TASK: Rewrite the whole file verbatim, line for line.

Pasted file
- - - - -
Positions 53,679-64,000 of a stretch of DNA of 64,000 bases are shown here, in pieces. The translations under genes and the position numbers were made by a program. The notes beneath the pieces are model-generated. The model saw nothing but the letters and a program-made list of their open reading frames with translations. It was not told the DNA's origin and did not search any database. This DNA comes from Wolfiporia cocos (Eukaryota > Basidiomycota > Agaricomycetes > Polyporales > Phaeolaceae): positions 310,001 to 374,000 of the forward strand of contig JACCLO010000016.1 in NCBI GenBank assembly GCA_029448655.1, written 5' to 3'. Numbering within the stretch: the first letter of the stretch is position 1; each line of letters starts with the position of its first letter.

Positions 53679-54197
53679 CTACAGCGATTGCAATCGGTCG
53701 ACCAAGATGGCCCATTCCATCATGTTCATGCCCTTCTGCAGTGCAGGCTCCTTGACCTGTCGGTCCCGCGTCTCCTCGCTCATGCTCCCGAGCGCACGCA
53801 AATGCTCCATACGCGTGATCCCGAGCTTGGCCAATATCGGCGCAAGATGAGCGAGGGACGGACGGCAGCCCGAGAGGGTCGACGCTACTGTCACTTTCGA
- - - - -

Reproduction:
Positions 53,679-64,000 of a stretch of DNA of 64,000 bases are shown here, in pieces. The translations under genes and the position numbers were made by a program. The notes beneath the pieces are model-generated. The model saw nothing but the letters and a program-made list of their open reading frames with translations. It was not told the DNA's origin and did not search any database. This DNA comes from Wolfiporia cocos (Eukaryota > Basidiomycota > Agaricomycetes > Polyporales > Phaeolaceae): positions 310,001 to 374,000 of the forward strand of contig JACCLO010000016.1 in NCBI GenBank assembly GCA_029448655.1, written 5' to 3'. Numbering within the stretch: the first letter of the stretch is position 1; each line of letters starts with the position of its first letter.

Positions 53679-54197
53679 CTACAGCGATTGCAATCGGTCG
53701 ACCAAGATGGCCCATTCCATCATGTTCATGCCCTTCTGCAGTGCAGGCTCCTTGACCTGTCGGTCCCGCGTCTCCTCGCTCATGCTCCCGAGCGCACGCA
53801 AATGCTCCATACGCGTGATCCCGAGCTTGGCCAATATCGGCGCAAGATGAGCGAGGGACGGACGGCAGCCCGAGAGGGTCGACGCTACTGTCACTTTCGA